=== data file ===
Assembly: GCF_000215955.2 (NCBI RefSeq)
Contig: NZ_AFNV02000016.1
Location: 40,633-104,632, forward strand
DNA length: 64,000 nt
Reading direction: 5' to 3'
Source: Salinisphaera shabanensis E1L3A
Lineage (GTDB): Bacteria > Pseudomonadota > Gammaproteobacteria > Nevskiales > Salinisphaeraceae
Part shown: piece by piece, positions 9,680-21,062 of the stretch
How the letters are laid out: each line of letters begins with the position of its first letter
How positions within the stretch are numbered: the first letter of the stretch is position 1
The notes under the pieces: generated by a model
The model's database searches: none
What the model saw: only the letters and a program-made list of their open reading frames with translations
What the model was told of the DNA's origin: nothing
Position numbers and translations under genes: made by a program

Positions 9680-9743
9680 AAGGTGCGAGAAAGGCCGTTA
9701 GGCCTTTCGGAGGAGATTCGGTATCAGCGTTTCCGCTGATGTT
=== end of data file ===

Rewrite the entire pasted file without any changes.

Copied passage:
Assembly: GCF_000215955.2 (NCBI RefSeq)
Contig: NZ_AFNV02000016.1
Location: 40,633-104,632, forward strand
DNA length: 64,000 nt
Reading direction: 5' to 3'
Source: Salinisphaera shabanensis E1L3A
Lineage (GTDB): Bacteria > Pseudomonadota > Gammaproteobacteria > Nevskiales > Salinisphaeraceae
Part shown: piece by piece, positions 9,680-21,062 of the stretch
How the letters are laid out: each line of letters begins with the position of its first letter
How positions within the stretch are numbered: the first letter of the stretch is position 1
The notes under the pieces: generated by a model
The model's database searches: none
What the model saw: only the letters and a program-made list of their open reading frames with translations
What the model was told of the DNA's origin: nothing
Position numbers and translations under genes: made by a program

Positions 9680-9743
9680 AAGGTGCGAGAAAGGCCGTTA
9701 GGCCTTTCGGAGGAGATTCGGTATCAGCGTTTCCGCTGATGTT